A few days ago, I flew home from Bangkok after finding out my lovely man has a tumour in his eye.
You may have had one of these experiences in your life, the kind that catapults you into love and clarity (it reminds me, now, of childbirth), not to mention instant intimacy with the Thai cab driver, the woman at the check-in counter at Cathay Pacific, cashiers at the grocery store, and on and on.
Two of these intimacies were enough to wake me up in the middle of the night to write this.
On the packed flight from Hong Kong to Toronto, I sat beside a woman whose face I never really looked at, because looking at anyone’s face made me cry. She didn’t speak English. I helped her with her seatbelt at some point and she did what I’d done in Bangkok for three days: she grunted, mumbled, and nodded her head.
We sat beside each other for something like 15 hours, during which I started to cry (silently, I hope, though why I give a damn, I don’t know) perhaps 15 times. The third or fourth time in, she patted my thigh and passed me a piece of gum. Gum. It was one of those disgusting flavours that turn my stomach: fruity, maybe fake strawberry, with an explosive, liquid centre. Horrifying.
I chewed it till it was cardboard, and in the three minutes it took, I fell in love with disgusting strawberry gum, because of the way it filled my mouth with kindness. (It’s a good thing I fell in love with the flavour, because she gave me approximately ten more pieces, one each time I started to cry.) Thanks, thanks to you, whoever you are.
Later, in Toronto, going through customs, I had one concern and one only, and that was to have a smile on my face when I met my lovely man.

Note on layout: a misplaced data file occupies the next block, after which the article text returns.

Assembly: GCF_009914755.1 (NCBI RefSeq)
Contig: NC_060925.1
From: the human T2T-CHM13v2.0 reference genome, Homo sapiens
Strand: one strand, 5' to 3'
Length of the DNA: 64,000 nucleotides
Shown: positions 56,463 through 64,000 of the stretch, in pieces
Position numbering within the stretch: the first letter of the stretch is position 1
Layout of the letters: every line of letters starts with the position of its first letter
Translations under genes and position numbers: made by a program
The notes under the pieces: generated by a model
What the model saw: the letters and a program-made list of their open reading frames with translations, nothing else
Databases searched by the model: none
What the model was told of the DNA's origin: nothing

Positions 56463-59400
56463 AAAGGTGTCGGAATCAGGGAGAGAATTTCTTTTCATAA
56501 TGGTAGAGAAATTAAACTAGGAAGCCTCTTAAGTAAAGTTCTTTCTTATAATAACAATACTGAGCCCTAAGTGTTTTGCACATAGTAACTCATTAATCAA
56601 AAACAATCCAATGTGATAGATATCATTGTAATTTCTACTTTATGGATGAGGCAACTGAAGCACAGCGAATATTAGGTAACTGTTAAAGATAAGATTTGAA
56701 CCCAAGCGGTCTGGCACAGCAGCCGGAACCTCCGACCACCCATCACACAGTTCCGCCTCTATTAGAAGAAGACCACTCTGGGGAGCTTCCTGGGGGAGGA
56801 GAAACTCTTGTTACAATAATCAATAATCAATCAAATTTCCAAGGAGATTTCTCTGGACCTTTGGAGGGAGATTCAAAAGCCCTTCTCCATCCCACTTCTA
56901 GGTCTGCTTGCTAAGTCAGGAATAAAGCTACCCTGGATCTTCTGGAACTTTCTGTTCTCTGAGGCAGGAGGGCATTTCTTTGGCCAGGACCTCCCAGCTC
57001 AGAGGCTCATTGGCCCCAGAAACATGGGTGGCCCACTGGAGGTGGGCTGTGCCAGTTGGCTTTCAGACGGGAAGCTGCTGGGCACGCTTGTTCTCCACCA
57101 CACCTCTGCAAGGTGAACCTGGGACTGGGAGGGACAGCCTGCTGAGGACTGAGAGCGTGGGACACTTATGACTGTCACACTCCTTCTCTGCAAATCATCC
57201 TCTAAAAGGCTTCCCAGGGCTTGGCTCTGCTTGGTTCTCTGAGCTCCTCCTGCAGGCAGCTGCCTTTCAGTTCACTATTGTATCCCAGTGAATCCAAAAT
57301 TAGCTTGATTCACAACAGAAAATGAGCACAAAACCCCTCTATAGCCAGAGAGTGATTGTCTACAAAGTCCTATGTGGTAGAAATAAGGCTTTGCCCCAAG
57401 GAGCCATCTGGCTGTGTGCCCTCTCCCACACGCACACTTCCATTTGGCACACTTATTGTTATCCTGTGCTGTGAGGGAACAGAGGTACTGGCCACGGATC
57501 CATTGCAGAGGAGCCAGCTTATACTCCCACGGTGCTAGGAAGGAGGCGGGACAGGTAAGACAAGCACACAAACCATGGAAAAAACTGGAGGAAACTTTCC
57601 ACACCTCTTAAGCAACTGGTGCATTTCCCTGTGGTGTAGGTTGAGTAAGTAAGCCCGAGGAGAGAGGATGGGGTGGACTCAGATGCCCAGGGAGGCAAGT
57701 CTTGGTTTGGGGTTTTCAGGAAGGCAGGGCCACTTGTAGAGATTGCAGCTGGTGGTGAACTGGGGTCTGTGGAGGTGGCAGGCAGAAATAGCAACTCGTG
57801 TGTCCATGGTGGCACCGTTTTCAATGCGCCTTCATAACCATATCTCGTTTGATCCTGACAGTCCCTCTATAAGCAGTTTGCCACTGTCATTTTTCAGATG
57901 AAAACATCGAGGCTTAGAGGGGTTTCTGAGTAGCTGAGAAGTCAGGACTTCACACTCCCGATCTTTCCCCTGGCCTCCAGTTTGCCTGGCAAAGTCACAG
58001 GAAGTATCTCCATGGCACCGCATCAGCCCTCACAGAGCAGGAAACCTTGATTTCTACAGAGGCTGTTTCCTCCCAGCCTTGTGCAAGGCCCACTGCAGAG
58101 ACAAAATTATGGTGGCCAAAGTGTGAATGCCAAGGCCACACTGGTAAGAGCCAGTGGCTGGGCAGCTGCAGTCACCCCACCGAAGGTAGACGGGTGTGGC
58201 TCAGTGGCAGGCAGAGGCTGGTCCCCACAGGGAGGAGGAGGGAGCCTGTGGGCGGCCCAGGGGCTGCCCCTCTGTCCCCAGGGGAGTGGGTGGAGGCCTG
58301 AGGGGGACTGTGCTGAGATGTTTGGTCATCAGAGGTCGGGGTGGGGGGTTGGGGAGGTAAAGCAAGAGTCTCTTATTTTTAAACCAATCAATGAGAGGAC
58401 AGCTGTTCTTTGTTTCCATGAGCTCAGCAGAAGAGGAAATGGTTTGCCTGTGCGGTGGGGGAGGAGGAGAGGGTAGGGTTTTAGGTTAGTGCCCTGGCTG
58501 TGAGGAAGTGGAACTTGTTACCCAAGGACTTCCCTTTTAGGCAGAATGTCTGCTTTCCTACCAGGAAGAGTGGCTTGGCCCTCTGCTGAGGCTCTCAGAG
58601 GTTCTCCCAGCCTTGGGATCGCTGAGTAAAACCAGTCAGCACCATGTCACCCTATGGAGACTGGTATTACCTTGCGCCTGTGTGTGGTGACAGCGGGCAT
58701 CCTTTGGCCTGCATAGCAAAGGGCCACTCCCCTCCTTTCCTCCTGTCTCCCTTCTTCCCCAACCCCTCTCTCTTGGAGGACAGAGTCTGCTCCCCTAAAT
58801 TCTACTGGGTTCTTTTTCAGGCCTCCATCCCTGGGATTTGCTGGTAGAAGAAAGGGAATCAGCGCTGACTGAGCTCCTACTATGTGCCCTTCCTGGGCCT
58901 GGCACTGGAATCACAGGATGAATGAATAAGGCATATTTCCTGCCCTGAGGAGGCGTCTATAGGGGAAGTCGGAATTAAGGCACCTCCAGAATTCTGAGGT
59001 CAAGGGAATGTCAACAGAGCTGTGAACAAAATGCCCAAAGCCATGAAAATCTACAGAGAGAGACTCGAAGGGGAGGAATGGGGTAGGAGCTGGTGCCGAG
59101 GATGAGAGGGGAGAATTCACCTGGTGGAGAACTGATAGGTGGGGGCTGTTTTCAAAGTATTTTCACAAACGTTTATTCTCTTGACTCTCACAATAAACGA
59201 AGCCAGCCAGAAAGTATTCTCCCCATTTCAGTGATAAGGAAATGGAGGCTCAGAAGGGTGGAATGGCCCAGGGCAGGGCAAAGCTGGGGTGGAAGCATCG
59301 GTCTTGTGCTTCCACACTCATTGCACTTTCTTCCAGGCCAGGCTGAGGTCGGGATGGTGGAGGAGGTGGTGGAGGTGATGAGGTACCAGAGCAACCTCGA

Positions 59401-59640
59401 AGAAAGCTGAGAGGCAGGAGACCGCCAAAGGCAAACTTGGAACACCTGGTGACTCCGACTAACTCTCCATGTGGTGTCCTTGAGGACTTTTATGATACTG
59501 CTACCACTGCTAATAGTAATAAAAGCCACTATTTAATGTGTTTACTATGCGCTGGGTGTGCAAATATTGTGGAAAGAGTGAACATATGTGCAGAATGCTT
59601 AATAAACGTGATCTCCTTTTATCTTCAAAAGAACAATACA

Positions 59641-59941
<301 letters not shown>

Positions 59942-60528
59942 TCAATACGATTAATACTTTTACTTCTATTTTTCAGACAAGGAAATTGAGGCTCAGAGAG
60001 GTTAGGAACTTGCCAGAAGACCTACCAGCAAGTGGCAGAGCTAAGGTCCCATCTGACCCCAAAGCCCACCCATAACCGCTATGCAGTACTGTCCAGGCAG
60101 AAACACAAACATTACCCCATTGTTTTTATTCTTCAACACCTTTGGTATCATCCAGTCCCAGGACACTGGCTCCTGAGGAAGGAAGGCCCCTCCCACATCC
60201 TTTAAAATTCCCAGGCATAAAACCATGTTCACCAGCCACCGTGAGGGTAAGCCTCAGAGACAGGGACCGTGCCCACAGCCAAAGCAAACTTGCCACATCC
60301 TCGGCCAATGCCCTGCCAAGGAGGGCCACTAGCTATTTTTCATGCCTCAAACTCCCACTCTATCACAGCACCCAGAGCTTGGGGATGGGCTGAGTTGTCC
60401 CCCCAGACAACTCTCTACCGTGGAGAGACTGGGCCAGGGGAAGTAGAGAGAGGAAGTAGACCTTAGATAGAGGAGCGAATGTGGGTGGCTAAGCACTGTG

The customs guy justifiably questioned my three-day trip to Asia. I doubt I look like a drug dealer, but I’ll bet lots of them don’t. I answered his questions by saying my trip had been cut short. By what, he wanted to know. By something bad happening, I said, which wasn’t good enough for him. By something bad happening to my lovely man, I said, and started to cry.
Never believe what you hear about airport personnel being unkind. He asked for my boarding pass. In full snot at this point, and rifling pointlessly through my purse, I told him I didn’t have it. How about the flight number, he asked, which sent me over an edge. I don’t remember it, I said, but every $%&*ing person behind me was on the same flight, can you not ask one of them?
He paused for a second. I’ll make one up, he said. You can go ahead. As I passed his desk, he put a hand out toward my arm and asked, how is your lovely man now?
I don’t know yet, i told him, and ran past.
Thanks, thanks to you, whoever you are.
What wakes me up tonight is that kindness is everywhere. The world is so filled with it that even this awful event in our life, this huge, catastrophic slam, is a love story.
I’m glad to know that.
Thanks, thanks to you for the conversation,